Participated in negotiations among 7 Colo. River Basin states to develop a plan for shortages.

Val Cañez

The Colorado River was recently listed by the American Rivers organization as the most endangered river in the United States. Here at Central Arizona Project (CAP), we have long understood that the over-allocation of the Colorado River, coupled with growing water demands and the potential for long-term droughts, would require significant planning and carefully considered actions to address future shortages along the river.

In response to these challenges, and because CAP agreed to junior priority on the river in order to get legislative approval in 1968, CAP has led efforts or participated with other Colorado River stakeholders such as the Bureau of Reclamation, the seven Colorado River basin states, the Republic of Mexico and key water and environmental organizations to implement water management practices designed to protect water users from such shortages.

Some efforts came to fruition in 2012, but several have a long history in Arizona, such as recharging (storing) excess CAP water underground to ensure a backup resource during times when our river supplies are reduced.

Since 1997, CAP has stored more than 2 million acre-feet (650 billion gallons) within our three-county service area - Pima, Pinal and Maricopa. When coupled with the use of CAP water in lieu of groundwater for agricultural irrigation, that figure rises to nearly 8 million acre-feet. That's the equivalent of five years of CAP's annual deliveries of Colorado River water.

Our participation in the negotiations among the seven Colorado River Basin states was instrumental in developing a "blueprint" of the triggers for declaring a river shortage, and exactly how much water CAP would give up. This certainty helps us develop and take appropriate actions to forestall a shortage and to mitigate shortage impacts to our customers. Our municipal and Native American customers have first access to the water we deliver and water recovered from our recharge projects and so are well insulated from cutbacks in the event a shortage occurs.

CAP participated in the Bureau of Reclamation's three-year study of supply and demand along the Colorado. The results of the Basin Study show that river supplies will fall significantly short of demand in the next 50 years. The report is a call to action and highlights the need for renewed and sustained efforts to resolve these imbalances before we reach a crisis point. We will need to implement large-scale augmentation projects, strengthen water conservation programs, and develop new reuse projects. If we begin now, we will have the time necessary to address the challenges to our most important supply of renewable water.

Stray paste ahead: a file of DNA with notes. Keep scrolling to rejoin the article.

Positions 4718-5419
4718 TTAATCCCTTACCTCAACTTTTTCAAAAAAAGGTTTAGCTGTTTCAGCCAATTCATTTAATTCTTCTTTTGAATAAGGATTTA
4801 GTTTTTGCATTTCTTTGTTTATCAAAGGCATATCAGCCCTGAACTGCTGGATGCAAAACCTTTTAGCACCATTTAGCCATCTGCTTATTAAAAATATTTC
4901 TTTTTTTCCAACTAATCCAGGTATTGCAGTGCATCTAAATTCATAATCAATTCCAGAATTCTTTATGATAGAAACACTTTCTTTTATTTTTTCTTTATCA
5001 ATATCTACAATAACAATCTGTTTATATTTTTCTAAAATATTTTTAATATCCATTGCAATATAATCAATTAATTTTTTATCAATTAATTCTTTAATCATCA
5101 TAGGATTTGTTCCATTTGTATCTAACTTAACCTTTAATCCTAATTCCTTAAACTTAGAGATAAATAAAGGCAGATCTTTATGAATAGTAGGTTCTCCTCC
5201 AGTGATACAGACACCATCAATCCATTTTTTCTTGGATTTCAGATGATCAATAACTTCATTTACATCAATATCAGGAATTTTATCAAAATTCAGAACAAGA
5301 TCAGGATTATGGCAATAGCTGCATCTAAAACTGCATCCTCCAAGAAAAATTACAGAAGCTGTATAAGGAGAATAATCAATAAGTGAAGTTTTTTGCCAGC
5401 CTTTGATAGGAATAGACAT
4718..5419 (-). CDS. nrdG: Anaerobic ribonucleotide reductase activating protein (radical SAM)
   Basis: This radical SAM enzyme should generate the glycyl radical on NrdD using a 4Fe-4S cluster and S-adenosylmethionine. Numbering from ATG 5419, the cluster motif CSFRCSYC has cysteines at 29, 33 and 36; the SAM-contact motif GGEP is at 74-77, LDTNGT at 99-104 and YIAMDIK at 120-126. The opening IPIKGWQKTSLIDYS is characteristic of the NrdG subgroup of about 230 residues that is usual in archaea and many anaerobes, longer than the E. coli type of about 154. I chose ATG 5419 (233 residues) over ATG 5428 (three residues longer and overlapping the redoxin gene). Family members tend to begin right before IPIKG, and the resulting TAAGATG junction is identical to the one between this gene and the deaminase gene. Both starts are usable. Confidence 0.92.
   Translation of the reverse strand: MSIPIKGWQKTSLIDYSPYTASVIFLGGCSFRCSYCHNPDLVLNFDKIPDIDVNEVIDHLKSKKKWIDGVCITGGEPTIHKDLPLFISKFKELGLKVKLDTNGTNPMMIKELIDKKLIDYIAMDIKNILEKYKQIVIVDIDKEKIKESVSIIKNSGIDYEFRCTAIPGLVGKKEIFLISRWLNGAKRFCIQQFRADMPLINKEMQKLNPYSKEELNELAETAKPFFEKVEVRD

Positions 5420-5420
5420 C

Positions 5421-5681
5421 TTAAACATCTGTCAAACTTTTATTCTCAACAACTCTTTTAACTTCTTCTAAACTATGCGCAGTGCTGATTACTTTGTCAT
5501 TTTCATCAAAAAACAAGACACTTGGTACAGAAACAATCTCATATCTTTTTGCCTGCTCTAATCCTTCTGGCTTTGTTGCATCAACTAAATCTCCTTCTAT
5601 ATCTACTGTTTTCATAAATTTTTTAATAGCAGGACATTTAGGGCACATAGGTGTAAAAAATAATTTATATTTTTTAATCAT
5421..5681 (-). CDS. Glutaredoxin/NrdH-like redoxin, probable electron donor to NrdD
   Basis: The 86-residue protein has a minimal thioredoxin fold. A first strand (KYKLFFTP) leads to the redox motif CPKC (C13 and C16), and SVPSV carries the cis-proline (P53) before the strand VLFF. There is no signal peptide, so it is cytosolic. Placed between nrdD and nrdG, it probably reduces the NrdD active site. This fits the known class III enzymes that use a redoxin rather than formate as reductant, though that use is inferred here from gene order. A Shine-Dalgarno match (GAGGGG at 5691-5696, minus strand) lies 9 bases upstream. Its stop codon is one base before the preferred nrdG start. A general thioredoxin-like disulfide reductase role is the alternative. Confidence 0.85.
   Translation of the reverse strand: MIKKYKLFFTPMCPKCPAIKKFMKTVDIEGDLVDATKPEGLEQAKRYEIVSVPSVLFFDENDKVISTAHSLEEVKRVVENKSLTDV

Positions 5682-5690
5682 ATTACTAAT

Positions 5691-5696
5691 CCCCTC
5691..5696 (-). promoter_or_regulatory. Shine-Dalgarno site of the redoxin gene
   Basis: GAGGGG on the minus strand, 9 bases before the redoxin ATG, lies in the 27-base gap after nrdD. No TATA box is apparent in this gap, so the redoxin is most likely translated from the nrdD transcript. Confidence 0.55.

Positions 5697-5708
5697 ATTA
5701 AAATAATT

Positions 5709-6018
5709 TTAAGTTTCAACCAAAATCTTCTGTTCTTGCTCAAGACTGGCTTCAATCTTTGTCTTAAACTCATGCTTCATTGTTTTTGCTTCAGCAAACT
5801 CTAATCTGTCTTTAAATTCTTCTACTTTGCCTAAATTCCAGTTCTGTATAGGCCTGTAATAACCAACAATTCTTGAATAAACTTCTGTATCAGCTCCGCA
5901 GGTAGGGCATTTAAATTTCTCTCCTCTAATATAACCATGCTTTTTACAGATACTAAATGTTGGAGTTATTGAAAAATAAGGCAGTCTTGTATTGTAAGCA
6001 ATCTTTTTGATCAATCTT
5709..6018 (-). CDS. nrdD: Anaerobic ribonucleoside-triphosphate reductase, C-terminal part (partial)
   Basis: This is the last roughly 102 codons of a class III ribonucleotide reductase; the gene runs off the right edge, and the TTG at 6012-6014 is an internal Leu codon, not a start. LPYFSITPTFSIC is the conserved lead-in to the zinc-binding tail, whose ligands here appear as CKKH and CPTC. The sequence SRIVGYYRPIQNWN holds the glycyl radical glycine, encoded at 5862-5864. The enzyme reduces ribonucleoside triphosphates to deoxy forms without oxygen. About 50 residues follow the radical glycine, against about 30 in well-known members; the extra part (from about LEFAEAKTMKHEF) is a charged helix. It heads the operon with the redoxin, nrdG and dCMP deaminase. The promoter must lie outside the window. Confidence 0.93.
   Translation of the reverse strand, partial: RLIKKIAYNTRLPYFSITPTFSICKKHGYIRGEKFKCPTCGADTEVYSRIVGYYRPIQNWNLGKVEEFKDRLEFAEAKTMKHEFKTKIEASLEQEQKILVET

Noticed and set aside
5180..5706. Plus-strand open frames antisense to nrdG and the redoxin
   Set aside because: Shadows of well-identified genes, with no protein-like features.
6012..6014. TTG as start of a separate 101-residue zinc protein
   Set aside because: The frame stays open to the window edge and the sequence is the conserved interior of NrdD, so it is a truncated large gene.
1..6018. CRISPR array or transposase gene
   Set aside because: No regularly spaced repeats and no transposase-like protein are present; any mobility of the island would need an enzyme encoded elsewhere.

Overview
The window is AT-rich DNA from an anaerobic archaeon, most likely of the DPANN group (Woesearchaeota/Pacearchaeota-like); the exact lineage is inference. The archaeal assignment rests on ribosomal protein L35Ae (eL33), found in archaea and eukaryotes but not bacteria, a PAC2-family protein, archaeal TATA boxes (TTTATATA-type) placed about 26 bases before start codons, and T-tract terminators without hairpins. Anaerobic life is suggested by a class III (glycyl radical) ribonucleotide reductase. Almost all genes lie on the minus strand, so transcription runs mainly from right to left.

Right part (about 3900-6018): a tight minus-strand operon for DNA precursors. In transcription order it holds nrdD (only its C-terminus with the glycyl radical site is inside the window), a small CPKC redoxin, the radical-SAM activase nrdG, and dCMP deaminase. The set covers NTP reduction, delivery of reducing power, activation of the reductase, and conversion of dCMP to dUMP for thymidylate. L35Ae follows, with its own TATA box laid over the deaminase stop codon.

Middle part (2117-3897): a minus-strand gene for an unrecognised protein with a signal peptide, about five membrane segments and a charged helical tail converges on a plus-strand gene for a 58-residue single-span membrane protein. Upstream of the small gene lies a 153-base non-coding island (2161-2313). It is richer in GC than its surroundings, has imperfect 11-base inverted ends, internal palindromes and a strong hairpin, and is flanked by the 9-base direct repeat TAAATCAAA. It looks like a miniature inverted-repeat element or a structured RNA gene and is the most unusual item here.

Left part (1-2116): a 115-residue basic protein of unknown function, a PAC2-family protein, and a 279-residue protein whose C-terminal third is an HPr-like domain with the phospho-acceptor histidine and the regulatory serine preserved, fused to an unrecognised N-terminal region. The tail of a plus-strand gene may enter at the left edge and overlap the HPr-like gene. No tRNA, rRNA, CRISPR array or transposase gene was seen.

A new agreement in the water treaty between the U.S. and Mexico is a major step forward. Under this agreement, Mexico can continue storing unused Colorado River water in Lake Mead and voluntarily share in shortages and surpluses on the river. In addition, Mexico and the U.S. will provide water for environmental purposes in the Colorado River delta.

Unlike river systems in the eastern U.S. that have many tributary waters, the Lower Colorado River has few tributaries with significant flows to mitigate water quality problems that may exist. Drought exacerbates this condition. While the Colorado River currently meets all water quality standards, our challenge in an era of drought will be to protect and maintain that quality for all our users. CAP, Metropolitan Water District of Southern California and the Southern Nevada Water Authority have joined together to form the Lower Colorado River Water Quality Partnership to identify and implement proactive, collaborative solutions to address water quality issues facing the Colorado River.

The water issues facing CAP, our state and the Colorado River Basin are complex and include aspects of both nature and politics. The CAWCD (CAP) Board of Directors, popularly elected by the residents of Maricopa, Pima and Pinal Counties, has taken a strong leadership role in discussions and activities on a regional, state and federal level to ensure Arizona's continued access to its share of Colorado River water.

CAP will continue to make every effort to plan wisely and act responsibly to support the economic and environmental sustainability provided by the delivery of renewable water supplies through the Central Arizona Project system.

David Modeer is general manager of the Central Arizona Project.